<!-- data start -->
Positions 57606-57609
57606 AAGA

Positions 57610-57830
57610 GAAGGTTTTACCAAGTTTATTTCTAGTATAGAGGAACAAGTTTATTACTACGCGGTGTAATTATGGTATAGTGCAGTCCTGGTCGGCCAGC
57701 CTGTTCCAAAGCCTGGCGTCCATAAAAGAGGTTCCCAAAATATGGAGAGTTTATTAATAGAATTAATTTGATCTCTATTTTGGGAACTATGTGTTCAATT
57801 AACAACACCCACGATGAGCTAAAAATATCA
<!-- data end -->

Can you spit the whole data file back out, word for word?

Positions 57606-57609
57606 AAGA

Positions 57610-57830
57610 GAAGGTTTTACCAAGTTTATTTCTAGTATAGAGGAACAAGTTTATTACTACGCGGTGTAATTATGGTATAGTGCAGTCCTGGTCGGCCAGC
57701 CTGTTCCAAAGCCTGGCGTCCATAAAAGAGGTTCCCAAAATATGGAGAGTTTATTAATAGAATTAATTTGATCTCTATTTTGGGAACTATGTGTTCAATT
57801 AACAACACCCACGATGAGCTAAAAATATCA